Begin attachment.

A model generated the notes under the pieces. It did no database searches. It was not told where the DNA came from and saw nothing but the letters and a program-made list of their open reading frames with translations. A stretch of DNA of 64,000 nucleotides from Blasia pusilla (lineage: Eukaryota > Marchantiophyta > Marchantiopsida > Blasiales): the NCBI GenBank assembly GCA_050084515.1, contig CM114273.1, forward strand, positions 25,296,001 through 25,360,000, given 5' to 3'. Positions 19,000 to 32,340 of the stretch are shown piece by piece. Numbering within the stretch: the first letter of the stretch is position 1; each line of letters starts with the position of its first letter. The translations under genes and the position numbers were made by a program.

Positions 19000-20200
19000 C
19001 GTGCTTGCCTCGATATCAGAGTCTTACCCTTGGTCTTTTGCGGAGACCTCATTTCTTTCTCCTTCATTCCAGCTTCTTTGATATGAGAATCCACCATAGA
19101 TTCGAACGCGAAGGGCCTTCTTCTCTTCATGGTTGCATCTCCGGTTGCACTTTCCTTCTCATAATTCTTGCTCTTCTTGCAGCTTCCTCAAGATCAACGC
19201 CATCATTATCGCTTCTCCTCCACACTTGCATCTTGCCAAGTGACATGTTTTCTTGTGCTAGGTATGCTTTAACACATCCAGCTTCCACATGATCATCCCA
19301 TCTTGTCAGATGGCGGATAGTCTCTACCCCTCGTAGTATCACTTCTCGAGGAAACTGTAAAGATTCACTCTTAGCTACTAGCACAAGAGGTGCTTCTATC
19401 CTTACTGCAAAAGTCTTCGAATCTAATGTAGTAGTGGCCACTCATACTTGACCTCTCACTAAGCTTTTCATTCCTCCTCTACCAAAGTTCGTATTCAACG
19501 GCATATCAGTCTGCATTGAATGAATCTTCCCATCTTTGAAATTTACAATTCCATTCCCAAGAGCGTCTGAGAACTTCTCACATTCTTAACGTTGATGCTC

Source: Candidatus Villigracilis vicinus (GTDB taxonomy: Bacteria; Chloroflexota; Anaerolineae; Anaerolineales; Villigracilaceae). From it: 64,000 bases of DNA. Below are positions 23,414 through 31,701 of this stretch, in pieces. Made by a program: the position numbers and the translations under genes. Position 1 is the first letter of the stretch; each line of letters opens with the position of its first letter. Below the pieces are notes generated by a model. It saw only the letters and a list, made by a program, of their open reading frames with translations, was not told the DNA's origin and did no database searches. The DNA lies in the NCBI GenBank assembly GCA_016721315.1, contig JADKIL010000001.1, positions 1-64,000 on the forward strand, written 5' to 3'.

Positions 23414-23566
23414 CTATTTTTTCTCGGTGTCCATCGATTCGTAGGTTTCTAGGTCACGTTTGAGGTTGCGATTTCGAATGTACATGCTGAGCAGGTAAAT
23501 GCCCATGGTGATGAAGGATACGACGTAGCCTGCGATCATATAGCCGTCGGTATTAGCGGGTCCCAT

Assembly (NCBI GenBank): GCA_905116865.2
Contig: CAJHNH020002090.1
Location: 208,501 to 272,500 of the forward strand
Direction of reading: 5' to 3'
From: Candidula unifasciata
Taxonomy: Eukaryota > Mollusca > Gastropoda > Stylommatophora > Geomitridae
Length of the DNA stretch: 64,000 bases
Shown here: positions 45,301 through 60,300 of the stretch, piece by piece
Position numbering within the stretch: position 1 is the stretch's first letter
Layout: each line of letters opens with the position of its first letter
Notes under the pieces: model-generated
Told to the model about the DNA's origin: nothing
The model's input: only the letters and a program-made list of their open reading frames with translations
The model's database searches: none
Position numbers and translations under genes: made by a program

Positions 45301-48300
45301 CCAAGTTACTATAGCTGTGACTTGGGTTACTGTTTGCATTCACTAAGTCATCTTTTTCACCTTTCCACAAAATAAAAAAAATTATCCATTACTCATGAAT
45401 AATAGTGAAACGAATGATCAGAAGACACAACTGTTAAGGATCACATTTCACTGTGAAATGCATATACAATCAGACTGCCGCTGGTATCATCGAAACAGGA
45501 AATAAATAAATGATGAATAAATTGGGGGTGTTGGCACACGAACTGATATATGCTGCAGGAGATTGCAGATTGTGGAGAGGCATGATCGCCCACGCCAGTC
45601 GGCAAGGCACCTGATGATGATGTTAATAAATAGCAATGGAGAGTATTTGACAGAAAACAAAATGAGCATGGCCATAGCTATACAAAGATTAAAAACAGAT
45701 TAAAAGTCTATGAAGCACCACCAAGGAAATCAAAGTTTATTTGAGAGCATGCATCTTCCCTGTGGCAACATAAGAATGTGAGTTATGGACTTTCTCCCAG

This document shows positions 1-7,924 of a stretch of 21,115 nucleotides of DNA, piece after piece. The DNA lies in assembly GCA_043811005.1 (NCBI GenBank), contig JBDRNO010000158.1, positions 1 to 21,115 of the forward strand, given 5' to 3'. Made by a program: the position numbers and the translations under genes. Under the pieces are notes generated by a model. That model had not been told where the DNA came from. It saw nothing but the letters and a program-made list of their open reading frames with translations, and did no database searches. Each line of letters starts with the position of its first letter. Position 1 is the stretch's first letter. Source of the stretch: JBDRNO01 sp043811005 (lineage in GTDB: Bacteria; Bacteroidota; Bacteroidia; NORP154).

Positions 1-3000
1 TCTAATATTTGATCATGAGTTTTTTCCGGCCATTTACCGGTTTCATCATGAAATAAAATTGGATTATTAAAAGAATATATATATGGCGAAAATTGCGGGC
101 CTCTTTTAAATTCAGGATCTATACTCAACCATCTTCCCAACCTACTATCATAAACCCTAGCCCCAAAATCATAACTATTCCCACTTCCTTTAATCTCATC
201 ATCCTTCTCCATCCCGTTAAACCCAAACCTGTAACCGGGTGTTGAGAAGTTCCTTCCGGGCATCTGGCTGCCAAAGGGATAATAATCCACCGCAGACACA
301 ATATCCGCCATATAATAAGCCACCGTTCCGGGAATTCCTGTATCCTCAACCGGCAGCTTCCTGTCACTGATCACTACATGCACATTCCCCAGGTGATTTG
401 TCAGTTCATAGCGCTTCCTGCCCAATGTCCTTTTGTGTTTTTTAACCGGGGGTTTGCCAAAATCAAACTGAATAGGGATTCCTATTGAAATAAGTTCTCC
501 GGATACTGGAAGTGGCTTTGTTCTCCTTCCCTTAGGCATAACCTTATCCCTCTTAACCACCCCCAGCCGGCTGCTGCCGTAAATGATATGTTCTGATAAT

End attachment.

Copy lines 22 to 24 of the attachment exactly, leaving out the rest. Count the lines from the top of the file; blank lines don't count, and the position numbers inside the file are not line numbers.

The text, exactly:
Position numbering within the stretch: position 1 is the stretch's first letter
Layout: each line of letters opens with the position of its first letter
Notes under the pieces: model-generated